“Of course, she’s a perfect comic foil to Kelly’s mom, who represents the repressive side of the family – like, ‘Don’t say whatever you think. Don’t do whatever you want. Be responsible. And don’t be a whore!’” He recanted. “So every time Mother Grandma blurts something out, she (Kelly’s Mom) can’t stand her! People who have no internal editor in their head they really fascinate me, because I do, so it’s a joy to play someone like that.”      

Sullivan’s knack for playing a variety of parts came from his days of doing sketch comedy and live theater performances with stints at comedy theaters in Boston and Los Angeles, helping to prep him for television work on “Gilmore Girls,” “8 Simple Rules…for Dating My Teenage Daughter,” “Alias” and “I Hate My 30’s,” with a notable exception.

“I think doing live shows is really good, ’cause you can get a sense of rhythm and timing with comedy – you know if the audience is laughing, you’re doing good work,” Sullivan explained. “You take that to a set, where’s there’s just crew guys and their focused on their work, and the director’s focused on the shot – so when you finally get your chance to do your bit, the rhythm of that scene; you don’t have an audience, but you have them in your head.”

One place he won’t have to worry about entertaining an imaginary audience is while on tour with Margaret Cho.

“Being on the tour is amazing,” he said. “Touring itself, it’s a little bit of a grind, because you’re always on a plane, or in the airport. But when I get in front of the crowd that’s when it’s awesome – we’re playing two or three thousand seat houses, and I’ve never done that before. And when people go crazy when I walk out there, it’s really gratifying.”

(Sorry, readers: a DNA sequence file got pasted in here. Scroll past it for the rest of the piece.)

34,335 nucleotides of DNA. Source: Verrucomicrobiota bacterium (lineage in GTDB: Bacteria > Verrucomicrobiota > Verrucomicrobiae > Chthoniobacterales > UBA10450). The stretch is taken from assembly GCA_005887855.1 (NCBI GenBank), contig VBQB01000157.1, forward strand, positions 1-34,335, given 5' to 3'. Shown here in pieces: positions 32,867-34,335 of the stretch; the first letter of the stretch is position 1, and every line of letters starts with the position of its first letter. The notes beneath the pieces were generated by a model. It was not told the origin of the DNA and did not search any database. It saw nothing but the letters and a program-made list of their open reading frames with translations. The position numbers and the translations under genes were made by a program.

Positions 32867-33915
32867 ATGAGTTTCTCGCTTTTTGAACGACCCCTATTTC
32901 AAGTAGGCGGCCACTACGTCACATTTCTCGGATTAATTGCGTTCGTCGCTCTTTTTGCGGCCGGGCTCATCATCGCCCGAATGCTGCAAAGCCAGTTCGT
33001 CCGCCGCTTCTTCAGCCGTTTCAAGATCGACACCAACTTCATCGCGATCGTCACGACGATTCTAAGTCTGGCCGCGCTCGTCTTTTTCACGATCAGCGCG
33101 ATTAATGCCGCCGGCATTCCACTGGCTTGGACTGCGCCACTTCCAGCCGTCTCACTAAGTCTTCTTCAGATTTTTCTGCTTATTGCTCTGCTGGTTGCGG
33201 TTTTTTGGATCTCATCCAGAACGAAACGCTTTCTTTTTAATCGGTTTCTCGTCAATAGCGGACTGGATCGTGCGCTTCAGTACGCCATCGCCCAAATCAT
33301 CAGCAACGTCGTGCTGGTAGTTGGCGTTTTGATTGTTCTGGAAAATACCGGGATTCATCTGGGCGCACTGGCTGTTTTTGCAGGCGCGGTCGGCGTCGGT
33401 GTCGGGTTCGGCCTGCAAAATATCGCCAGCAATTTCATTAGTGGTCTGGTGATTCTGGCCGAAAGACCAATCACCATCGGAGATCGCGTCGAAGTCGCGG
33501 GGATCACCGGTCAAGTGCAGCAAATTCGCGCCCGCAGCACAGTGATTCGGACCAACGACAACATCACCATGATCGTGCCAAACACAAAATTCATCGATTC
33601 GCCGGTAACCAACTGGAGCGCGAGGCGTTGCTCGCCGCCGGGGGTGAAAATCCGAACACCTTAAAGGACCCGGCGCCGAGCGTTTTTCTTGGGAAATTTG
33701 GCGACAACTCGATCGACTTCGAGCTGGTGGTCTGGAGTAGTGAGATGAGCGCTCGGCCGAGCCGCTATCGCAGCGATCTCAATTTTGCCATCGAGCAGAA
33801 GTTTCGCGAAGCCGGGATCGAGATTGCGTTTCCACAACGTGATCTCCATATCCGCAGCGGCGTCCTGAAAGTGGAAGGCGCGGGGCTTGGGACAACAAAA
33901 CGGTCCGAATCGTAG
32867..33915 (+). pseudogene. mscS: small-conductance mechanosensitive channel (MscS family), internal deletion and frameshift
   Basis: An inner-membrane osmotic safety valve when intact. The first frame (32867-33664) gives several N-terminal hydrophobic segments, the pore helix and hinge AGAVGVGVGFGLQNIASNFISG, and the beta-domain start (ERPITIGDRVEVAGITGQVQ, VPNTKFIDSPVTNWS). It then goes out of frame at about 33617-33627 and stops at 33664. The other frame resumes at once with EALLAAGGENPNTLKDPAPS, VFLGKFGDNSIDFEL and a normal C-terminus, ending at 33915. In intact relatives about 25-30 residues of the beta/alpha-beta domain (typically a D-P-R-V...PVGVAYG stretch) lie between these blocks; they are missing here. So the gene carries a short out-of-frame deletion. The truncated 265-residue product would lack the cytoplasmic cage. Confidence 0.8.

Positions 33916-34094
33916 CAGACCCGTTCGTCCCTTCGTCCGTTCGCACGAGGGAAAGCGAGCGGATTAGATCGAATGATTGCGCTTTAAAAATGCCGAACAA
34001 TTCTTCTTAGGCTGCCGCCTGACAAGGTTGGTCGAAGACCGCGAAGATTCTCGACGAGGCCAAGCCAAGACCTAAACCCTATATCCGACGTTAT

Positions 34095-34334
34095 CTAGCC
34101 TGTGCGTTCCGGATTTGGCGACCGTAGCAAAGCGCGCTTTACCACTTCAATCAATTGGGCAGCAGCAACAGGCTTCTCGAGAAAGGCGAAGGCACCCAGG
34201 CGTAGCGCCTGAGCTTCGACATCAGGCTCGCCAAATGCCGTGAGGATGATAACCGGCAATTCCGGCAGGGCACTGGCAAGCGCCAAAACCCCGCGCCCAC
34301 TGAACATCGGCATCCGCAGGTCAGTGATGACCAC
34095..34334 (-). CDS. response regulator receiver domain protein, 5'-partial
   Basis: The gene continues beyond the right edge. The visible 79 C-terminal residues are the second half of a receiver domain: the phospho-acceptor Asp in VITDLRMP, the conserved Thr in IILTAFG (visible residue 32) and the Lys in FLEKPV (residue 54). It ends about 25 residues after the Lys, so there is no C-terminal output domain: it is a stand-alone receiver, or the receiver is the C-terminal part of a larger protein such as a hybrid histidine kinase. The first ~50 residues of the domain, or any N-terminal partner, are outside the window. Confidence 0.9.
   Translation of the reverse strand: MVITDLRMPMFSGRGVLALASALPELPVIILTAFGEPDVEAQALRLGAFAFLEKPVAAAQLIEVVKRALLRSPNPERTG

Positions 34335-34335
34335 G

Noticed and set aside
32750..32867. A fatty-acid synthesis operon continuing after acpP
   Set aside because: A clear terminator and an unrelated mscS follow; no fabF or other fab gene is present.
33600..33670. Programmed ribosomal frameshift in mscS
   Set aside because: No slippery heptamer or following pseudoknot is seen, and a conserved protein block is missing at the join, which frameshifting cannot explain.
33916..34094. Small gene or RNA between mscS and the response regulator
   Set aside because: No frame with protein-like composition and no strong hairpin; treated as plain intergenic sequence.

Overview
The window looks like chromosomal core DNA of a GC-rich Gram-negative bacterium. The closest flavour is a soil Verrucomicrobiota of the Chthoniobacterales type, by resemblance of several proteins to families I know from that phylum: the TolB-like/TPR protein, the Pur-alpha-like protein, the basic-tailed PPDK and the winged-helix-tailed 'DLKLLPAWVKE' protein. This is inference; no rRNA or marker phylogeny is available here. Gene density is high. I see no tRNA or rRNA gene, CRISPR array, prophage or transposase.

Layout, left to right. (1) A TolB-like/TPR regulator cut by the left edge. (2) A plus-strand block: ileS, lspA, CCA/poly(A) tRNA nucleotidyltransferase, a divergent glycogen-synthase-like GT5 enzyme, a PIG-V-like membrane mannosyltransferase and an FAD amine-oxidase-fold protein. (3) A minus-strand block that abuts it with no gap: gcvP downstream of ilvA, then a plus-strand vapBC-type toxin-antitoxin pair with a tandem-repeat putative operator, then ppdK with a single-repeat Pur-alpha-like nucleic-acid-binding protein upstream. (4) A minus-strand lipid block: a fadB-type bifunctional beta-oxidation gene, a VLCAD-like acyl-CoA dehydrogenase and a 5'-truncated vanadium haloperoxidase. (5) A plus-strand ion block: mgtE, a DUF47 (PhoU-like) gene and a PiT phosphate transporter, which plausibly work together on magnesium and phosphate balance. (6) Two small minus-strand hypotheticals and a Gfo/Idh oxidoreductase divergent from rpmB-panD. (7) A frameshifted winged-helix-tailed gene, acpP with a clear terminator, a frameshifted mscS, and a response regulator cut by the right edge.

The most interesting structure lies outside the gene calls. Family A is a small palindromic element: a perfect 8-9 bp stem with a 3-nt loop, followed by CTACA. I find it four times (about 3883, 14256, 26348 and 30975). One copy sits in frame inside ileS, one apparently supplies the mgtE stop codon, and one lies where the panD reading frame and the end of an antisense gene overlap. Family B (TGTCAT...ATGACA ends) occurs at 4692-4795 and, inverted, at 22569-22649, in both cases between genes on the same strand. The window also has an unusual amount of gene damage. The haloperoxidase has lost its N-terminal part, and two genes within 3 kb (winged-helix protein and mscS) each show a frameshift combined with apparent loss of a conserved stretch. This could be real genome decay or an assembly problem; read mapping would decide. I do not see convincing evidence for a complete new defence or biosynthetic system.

Sullivan and Cho seem to be perfect bedfellows, as he describes his material as “provocative” or “strange” while “aiming for hilarious,” and Sullivan told us the titillating moniker attached to his work has been unintentional.

“I’ve never really gone out of my way to be those things,” Sullivan explained. “I just think, ‘Well, what makes me laugh?’ And, it’s not necessarily safe stuff that makes me laugh.” 

And, with that philosophy firmly intact, Sullivan will be exploring more of Kelly’s family dynamics down the road, and next he has further plans for his shoe fetished muse.

“I think I’m going to do more with Kelly’s Aunt Susan,” Sullivan revealed. “I’ve written some songs in her voice, and I want to make some sort of Aunt Susan music video. There’s another Kelly video on the way, the next video should be coming out at the end of May.”

For all Liam Sullivan info, log onto 

This interview was first published in May 2008.

About timparksmediaho

I am a self professed Media Ho, which is the nicer version of being a Media Whore. My mother actually inspired me to come up with the term